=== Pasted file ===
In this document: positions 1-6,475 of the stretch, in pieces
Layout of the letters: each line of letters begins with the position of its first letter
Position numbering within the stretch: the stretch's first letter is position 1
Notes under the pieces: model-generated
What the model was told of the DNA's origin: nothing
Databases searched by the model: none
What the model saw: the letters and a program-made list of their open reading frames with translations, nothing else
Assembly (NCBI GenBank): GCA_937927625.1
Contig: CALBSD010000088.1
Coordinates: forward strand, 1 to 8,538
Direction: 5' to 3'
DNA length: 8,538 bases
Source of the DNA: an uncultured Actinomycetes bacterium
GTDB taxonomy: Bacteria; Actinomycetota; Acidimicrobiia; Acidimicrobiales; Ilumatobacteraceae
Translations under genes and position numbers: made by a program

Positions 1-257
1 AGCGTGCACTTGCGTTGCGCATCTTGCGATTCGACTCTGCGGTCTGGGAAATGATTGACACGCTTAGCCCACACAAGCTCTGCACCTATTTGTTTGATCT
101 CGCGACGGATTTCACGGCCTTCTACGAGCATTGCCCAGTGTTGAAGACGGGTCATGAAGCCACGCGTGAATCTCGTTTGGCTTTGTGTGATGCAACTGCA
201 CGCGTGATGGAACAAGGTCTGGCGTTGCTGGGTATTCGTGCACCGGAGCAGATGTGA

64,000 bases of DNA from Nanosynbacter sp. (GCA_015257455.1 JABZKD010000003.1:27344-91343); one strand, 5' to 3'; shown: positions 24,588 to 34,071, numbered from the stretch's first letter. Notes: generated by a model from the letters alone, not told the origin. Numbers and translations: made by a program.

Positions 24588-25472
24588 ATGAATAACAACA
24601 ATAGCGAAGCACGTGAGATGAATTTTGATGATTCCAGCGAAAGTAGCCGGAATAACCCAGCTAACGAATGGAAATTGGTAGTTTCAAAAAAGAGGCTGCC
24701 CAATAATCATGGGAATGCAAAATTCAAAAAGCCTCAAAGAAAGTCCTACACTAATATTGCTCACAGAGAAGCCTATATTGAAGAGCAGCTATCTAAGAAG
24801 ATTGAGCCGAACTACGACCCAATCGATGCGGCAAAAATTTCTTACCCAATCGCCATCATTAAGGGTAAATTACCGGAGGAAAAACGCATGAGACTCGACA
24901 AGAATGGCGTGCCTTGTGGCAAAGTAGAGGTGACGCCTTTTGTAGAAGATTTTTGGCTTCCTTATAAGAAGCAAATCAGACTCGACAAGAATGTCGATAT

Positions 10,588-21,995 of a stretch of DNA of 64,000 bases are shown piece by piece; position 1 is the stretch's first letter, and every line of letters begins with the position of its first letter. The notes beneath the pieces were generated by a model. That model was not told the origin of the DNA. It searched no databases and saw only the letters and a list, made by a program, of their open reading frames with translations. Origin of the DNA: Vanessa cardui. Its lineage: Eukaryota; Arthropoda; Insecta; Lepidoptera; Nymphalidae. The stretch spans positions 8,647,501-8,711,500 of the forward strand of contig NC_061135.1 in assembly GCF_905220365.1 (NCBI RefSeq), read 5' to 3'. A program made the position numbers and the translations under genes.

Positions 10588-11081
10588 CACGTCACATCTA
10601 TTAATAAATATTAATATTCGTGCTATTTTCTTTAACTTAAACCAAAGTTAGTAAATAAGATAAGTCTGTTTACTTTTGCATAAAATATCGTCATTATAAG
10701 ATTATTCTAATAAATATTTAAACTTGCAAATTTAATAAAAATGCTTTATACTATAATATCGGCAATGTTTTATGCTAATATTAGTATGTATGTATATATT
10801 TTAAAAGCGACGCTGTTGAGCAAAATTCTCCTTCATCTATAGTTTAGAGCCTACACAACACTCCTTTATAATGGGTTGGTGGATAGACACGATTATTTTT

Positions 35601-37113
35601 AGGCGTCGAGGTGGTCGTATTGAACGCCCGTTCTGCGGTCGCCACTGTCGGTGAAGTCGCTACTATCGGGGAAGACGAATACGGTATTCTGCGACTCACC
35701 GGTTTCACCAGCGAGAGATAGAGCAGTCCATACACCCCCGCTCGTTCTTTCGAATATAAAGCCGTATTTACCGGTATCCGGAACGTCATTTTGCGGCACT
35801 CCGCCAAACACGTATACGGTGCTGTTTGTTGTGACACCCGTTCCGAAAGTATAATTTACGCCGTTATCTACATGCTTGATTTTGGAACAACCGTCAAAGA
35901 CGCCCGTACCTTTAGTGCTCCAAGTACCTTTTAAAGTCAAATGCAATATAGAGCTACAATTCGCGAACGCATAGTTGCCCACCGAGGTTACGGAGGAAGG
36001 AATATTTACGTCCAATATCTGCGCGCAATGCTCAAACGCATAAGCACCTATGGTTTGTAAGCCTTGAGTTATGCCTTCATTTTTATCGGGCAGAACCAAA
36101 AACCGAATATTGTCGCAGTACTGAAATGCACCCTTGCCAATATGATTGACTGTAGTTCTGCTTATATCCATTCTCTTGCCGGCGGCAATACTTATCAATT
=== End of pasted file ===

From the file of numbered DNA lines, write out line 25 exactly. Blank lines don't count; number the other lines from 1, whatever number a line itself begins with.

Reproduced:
24801 ATTGAGCCGAACTACGACCCAATCGATGCGGCAAAAATTTCTTACCCAATCGCCATCATTAAGGGTAAATTACCGGAGGAAAAACGCATGAGACTCGACA